Hanging this piece under the black lights in the main gallery at Imurj gave it yet another perspective. Just like lies, this artwork changes when examined under a different light. The reactive paint shows a more centralized stroke that calls your attention. Was that the intent? Was a deep rooted lie exposed under the spot light that once went unseen amongst the information overload?
I’m leaving that to the viewers to decide.
Q: What inspired you to create this piece of art?
A: Though this piece is not politically motivated it did manifest during the hours (days, weeks, months) when I had to turn off and walk away from the news (on both a national and local level). I instead turned to my art for self-preservation. Some days I was so stressed the need to escape reality was tantamount. Working on lies allowed me disengage my mind and become lost in the artistic process.
Initially, the piece was simply an exploration in the abstract. However, even as I focused on painting snippets of current events seeped out of my subconscious would enter my consciousness – hence, “Lies” was born.
Q: What’s the process of making your work?
A: It’s highly dependent on the piece and which medium I am working. I usually alternate between working on multiple paintings at a time. Abstracts, landscapes, florals, still life, commissioned pieces, etc. I have zones set up in my studio where I rotate active pieces with those that are in-progress or drying.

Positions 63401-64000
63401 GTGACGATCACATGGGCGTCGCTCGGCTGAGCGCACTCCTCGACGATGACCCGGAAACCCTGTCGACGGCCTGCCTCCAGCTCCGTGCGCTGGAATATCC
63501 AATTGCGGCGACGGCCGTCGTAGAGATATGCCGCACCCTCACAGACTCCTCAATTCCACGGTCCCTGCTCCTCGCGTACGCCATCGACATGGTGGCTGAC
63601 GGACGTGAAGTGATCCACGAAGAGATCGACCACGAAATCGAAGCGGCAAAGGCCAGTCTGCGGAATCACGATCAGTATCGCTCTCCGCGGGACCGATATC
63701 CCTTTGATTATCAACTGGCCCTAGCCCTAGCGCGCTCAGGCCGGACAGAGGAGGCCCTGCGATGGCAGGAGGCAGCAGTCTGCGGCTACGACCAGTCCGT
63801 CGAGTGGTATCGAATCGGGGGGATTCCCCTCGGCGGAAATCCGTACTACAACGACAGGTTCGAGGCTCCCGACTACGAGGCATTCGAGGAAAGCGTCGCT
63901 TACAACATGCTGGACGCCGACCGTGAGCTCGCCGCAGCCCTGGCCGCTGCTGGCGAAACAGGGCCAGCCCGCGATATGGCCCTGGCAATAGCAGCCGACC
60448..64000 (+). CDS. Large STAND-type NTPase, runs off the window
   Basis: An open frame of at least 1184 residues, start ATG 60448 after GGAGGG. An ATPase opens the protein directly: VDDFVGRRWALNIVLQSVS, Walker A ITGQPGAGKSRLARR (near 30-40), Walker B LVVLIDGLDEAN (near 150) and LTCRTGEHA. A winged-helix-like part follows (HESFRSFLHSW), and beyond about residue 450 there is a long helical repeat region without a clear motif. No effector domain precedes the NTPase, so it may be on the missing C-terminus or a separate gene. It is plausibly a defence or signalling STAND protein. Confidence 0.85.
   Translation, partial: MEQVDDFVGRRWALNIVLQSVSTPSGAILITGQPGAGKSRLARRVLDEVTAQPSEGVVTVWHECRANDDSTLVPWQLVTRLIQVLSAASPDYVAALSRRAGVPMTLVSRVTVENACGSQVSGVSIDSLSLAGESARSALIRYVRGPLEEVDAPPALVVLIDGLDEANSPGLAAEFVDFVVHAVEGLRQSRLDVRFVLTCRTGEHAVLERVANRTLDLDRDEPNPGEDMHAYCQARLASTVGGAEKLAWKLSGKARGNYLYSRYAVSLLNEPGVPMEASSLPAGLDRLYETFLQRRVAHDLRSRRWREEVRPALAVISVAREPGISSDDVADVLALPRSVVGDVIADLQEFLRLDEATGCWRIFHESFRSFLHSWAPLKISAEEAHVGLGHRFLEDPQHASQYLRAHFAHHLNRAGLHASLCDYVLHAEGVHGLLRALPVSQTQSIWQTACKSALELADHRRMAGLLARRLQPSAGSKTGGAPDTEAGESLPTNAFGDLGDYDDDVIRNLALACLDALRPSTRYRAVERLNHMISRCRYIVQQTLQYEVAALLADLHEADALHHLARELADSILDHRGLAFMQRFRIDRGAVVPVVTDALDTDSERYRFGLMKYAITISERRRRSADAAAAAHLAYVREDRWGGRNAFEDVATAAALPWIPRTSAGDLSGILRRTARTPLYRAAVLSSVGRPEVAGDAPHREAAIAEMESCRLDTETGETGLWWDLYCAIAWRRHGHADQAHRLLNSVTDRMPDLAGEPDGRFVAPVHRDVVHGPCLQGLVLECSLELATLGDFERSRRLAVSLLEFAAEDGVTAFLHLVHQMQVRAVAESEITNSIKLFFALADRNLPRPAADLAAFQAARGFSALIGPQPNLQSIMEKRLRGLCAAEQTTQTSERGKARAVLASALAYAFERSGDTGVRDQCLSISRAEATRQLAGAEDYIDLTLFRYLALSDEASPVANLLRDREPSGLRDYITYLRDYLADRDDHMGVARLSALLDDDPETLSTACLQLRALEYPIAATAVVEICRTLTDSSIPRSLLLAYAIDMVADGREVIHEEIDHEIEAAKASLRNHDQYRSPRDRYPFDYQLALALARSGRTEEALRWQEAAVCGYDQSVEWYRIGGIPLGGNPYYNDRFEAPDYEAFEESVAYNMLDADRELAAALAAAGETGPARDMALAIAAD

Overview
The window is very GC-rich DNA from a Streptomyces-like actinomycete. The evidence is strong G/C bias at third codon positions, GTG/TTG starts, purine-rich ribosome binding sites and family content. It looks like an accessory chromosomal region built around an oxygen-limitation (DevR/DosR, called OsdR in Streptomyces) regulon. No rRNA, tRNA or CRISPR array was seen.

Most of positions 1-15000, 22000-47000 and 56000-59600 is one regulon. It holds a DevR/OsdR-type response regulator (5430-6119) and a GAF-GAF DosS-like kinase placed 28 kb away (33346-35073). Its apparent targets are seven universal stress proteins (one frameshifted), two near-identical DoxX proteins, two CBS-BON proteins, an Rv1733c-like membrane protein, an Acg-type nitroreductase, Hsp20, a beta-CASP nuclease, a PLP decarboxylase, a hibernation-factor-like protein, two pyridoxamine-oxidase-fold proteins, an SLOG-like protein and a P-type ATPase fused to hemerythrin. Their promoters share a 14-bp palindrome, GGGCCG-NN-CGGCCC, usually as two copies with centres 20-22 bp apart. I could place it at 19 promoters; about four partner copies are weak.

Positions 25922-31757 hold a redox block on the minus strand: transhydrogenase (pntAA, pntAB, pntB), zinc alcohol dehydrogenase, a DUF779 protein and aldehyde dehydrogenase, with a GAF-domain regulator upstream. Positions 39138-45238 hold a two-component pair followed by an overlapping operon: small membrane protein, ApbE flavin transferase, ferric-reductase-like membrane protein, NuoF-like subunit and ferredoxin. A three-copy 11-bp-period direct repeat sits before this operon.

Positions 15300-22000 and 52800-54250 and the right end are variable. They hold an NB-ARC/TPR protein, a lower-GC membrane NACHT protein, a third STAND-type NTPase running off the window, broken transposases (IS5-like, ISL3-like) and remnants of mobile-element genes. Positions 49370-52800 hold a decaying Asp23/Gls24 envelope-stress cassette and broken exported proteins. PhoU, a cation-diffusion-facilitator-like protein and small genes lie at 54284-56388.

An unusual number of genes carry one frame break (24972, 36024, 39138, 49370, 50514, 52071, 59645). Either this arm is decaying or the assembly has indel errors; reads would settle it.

When I enter the studio the first thing I do is turn on music to help set the mood as I set up the paints and supplies that I’ll be using. I find music adds another dimension to the painting and enhances my enjoyment of the process. Though admittedly, there are times when I am so engrossed in my work I have gone hours in complete silence before realizing it.
With my abstract action paintings as they take shape the uncontrolled aspect of it dictates the results. Lately I’ve been working more with paint application techniques and color combinations. Exploring and learning from those explorations.
With “Lies” I found there is a balance that needs to be maintained. In the beginning, the hardest part is letting go of trying to control the outcome, The second hardest part is knowing when to walk away. As I begin a piece I have an idea in mind, sometimes that idea manifests but sometimes the art takes on a life of its own and becomes something more wonderful.
Q: Does local Raleigh/NC culture inspire or influence your art?
A: Absolutely. I believe my art is a reflection of all the places I have been and all the people I have come in contact with. All of the amazing events and the rich culture of creativity that is embraced in Raleigh and the surrounding areas is inspiring.
Since moving to Raleigh just over a year ago I’ve met and had opportunity to work with some incredibly talented artists here, in Chapel Hill, and in Durham. I joined Imurj, TEAL, and AIGA Raleigh.
In the interest of self-development and to network with like-minded folks, I have been taking workshops to meet and learn from other wonderful artists.
This piece was the result of a learning process from several other pieces, having found an application that awoke an excitement in me as I worked.
Q: Why do you love what you do?
A: When you get to follow your passions and share those with the world and see the enjoyment others derive from experiencing your art… how can you not love that?